Washington, DC’s high school graduation rate is projected to drop by as much as 31% this year, with just 42% of seniors currently on track to receive a diploma. From the Washington Post:
Data released Thursday by D.C. Public Schools show that 42 percent of seniors attending traditional public schools are on track to graduate, while 19 percent are considered “moderately off-track,” meaning they could still earn enough credits to earn a diploma.
The likely drop in the graduation rate is the latest fallout from an investigation that cast doubt on the validity of diplomas awarded last year. The graduation rate in 2017 was 73 percent, but the probe revealed that one in three graduates received their diplomas in violation of city policy. Those students had walked across the graduation stage despite missing too many classes or improperly taking makeup classes.
That investigation mentioned above started with a story published by WAMU, which found one high school was handing out diplomas as if they were participation trophies except that many of the kids receiving them weren’t even participating.
An investigation by WAMU and NPR has found that Ballou High School’s administration graduated dozens of students despite high rates of unexcused absences. WAMU and NPR reviewed hundreds of pages of Ballou’s attendance records, class rosters and emails after a DCPS employee shared the private documents. The documents showed that half of the graduates missed more than three months of school last year, unexcused. One in five students was absent more than present — missing more than 90 days of school…
When many of these students did attend school, they struggled academically.
“I’ve never seen kids in the 12th grade that couldn’t read and write,” said Butcher, who has more than two decades of teaching experience in low-performing schools from New York City to Florida. But he saw students like that at Ballou — and it wasn’t just one or two…
WAMU and NPR talked to nearly a dozen current and recent Ballou teachers as well as four recent graduates who told the same story: teachers felt pressure from administration to pass chronically absent students, and students knew the school administration would do as much as possible to get them to graduation.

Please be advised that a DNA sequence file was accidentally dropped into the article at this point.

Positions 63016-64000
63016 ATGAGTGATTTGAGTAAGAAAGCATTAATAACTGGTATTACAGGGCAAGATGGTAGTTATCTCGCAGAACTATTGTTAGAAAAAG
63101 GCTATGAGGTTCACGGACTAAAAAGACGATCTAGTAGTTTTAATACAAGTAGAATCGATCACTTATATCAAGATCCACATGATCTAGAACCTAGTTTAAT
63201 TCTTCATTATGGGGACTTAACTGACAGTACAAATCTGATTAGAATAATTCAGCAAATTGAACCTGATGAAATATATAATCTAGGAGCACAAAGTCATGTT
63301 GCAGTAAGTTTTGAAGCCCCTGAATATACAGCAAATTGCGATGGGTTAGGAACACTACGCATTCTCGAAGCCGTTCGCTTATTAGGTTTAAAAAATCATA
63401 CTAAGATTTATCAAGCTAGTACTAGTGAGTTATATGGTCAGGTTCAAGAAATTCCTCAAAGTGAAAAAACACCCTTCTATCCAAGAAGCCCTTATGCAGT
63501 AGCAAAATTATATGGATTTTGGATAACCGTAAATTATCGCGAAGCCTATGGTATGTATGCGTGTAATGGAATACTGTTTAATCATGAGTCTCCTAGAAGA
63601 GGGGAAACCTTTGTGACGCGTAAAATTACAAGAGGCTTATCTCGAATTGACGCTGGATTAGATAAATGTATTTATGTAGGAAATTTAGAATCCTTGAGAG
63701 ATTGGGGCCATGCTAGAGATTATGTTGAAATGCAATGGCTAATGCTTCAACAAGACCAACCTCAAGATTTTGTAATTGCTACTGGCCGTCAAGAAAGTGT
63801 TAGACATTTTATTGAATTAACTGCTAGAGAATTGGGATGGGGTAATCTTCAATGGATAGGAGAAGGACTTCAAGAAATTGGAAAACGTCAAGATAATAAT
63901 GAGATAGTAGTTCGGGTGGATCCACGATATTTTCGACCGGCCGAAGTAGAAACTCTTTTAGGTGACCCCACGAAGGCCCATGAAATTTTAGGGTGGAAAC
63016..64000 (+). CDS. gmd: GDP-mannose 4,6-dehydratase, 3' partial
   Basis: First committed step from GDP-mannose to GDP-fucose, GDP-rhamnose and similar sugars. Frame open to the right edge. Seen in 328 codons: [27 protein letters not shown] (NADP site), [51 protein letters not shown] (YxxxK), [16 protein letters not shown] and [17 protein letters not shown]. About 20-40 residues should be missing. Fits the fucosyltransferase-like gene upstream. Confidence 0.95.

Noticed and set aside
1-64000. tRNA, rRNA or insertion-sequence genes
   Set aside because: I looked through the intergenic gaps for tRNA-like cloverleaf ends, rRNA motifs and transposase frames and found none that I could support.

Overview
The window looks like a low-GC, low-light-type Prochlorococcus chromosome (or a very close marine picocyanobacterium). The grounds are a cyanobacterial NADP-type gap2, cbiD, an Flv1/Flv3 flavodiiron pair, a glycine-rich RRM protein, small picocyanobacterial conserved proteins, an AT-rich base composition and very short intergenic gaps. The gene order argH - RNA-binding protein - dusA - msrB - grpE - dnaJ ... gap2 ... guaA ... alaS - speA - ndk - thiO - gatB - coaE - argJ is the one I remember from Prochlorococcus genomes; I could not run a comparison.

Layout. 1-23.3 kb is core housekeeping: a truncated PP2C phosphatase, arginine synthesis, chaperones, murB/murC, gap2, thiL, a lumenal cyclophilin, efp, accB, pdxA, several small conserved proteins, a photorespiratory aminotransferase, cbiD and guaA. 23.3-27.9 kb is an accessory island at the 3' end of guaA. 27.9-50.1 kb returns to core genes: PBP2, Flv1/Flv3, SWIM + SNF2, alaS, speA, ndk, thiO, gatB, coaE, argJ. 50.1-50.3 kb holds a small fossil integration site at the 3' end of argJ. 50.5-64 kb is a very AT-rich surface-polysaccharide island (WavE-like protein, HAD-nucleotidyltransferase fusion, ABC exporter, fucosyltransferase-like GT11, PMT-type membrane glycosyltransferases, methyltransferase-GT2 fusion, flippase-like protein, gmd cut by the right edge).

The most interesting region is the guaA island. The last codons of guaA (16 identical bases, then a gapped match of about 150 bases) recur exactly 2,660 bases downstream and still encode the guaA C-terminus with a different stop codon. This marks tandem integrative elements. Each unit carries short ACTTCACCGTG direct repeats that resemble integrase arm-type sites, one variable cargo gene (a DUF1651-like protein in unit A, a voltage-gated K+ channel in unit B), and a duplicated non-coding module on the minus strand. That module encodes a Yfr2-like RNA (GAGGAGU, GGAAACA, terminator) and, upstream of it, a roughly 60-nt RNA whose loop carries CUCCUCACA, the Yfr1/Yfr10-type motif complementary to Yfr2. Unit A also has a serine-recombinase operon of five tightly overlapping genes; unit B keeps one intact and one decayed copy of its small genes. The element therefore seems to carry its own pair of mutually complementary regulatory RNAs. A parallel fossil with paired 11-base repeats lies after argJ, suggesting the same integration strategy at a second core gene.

“It’s oppressive to the kids because you’re giving them a false sense of success,” said a current Ballou teacher who spoke on the condition of anonymity to protect her job.
That WAMU story led to an investigation by the Office of the State Superintendent of Education which found the practice of giving diplomas to absent students wasn’t limited to one school.
More than 1 of every 10 students receiving a diploma from a D.C. public high school last year missed most of the academic year, according to an investigation released Tuesday that casts a shadow on a district that has trumpeted improvements in graduation rates.
So with the spotlight on DC high schools, the expected graduation rate for this year has dropped substantially, wiping out the alleged gains of the last several years. Students who miss more than 30 days of class in a single year will no longer be allowed to graduate. And the 42% rate who are on track to graduate is an average. The worst performing school in the district, Anacostia high school, expects just 19% of seniors to graduate (another 25% could graduate with additional work). There were hints that DC had a problem even before the WAMU investigation. From a story on soaring graduations rates published last November by the Washington Post:
The rise in graduation rates comes as test scores in the District continue to improve, but fewer than one-third of students rated college- or career-ready last year. The gap between the graduation rate and test scores has concerned some experts, who worry the District is handing out diplomas to students who are not ready for postsecondary education or the workforce.
As WAMU’s story suggested, the result of setting low expectations is that students quickly figure out they don’t have to do much to get by:
“These students are smart enough to see enough what goes on,” Brokenborough said. “They go ‘Oh, I ain’t gotta do no work in your class, I can just go over here do a little Powerpoint, pass and graduate.’ Again this isn’t about the teachers. What is that doing to that child? That’s setting that kid up for failure just so you can showboat you got this graduation rate.”…
One graduate of a DC school described college classes as having reality slap him in the face:
“I’m not going to say I always went to class or I was always a good student because I wasn’t,” he said, but he took honors courses and wanted to be at school. He now attends a four-year university outside the Washington area. He knew college would be hard, and he even enrolled in a summer program at his college designed to help low-income, underrepresented students prepare for their first semester. But when he got to college, he said: “I had reality slapped in the face.”
Handing diplomas to students who can’t read or do high school math is not helping those students, it’s hurting them. It’s a shame that so many adults in the DC school system were willing to go along with this and hand out these make-believe diplomas. Hopefully, awareness of the actual failure that is taking place will spur some change.